Seeing as this is a UX form, it would really help knowing what the user needs are. That is, what is the nature of the nodes, and what will users try/need to do with them and why. Also, is there any additional data users may be able to filter nodes by, and is it a single level hierarchy or an unlimited one (Can A have an A child that has an A child and so on - like folders on a file system).
As a side note, one research suggests that 70 similar items is roughly the amount people will bother to visually inspect - more than that people are likely to use a search/filtering function.
Without these details it is hard to provide a comprehensive answer, but the approach for tree search goes like this:
- There's a typeahead search field.
- The query entered is matched against the leafs; unmatched items are hidden.
- After filtering, any node without children is also made invisible.
If users may search for nodes (not only leafs) that you keep the nodes that match the query.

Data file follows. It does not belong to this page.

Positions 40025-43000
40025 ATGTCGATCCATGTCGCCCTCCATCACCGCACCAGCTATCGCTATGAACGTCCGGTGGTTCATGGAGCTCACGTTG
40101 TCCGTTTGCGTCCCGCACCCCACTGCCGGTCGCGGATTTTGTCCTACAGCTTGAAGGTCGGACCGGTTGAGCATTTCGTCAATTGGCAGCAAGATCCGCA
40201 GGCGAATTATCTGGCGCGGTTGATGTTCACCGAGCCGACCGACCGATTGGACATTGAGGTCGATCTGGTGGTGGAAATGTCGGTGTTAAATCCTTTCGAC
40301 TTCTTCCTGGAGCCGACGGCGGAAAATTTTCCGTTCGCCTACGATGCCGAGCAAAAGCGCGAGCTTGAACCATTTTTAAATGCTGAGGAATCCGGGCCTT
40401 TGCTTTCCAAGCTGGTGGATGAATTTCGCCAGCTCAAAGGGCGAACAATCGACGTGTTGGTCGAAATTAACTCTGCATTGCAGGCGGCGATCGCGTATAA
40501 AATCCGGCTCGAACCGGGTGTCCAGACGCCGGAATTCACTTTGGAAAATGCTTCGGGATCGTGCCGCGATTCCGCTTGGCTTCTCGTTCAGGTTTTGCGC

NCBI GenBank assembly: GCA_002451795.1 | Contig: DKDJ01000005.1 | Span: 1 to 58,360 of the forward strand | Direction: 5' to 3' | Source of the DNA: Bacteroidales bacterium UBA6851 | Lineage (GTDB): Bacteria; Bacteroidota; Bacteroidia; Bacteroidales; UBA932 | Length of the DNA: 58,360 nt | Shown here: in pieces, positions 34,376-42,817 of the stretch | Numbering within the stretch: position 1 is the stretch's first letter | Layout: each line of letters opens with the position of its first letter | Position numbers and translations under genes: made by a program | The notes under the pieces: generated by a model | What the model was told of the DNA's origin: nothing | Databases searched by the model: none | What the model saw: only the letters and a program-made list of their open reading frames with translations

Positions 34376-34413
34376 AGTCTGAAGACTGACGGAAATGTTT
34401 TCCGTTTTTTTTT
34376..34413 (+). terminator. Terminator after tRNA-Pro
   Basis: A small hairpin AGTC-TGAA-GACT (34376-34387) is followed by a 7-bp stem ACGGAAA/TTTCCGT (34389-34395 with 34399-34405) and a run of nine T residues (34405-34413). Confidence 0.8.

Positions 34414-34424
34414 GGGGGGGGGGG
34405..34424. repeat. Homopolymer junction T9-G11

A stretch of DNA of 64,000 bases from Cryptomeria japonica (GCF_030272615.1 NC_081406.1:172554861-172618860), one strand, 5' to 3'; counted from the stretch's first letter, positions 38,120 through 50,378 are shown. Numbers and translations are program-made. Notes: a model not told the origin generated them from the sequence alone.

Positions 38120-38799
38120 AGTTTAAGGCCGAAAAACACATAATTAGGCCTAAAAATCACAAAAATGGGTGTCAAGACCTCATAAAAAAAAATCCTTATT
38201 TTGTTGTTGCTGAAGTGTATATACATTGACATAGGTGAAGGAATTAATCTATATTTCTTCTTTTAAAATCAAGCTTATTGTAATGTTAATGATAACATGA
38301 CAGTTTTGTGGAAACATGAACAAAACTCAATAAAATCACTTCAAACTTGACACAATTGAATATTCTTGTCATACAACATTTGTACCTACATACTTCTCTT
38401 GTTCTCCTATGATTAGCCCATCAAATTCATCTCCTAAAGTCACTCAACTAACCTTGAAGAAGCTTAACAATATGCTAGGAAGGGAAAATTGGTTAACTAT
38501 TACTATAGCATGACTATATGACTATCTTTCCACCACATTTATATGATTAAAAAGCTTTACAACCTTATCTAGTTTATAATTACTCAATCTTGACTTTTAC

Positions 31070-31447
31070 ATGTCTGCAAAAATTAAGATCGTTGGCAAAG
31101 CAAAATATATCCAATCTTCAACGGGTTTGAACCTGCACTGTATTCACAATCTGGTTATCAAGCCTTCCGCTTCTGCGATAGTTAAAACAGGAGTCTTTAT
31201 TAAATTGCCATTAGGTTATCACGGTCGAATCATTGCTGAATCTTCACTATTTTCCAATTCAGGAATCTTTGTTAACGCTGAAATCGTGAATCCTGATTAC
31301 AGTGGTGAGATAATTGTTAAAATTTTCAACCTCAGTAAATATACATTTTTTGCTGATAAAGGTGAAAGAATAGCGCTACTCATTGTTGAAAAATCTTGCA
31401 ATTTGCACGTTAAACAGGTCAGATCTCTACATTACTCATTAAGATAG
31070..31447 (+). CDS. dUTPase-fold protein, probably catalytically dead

Although not ux-related, I've recently implemented exactly such behaviour (albeit to trees that hardly ever has more than 250 items) using AngularJS and it was dead easy to do.
The last 'tip' would be to consider the physical effort involve in selecting/collapsing nodes - I can only assume that collapsing will be the more common action, so a click on a node (as well as on the collapse icon next to it) should collapse/expand the node, by that offering users large click area for such action; selecting a node can be done using a (much smaller) checkbox next to each node/leaf). If selection is more common, use node click for selection, and collapse icon for collapse.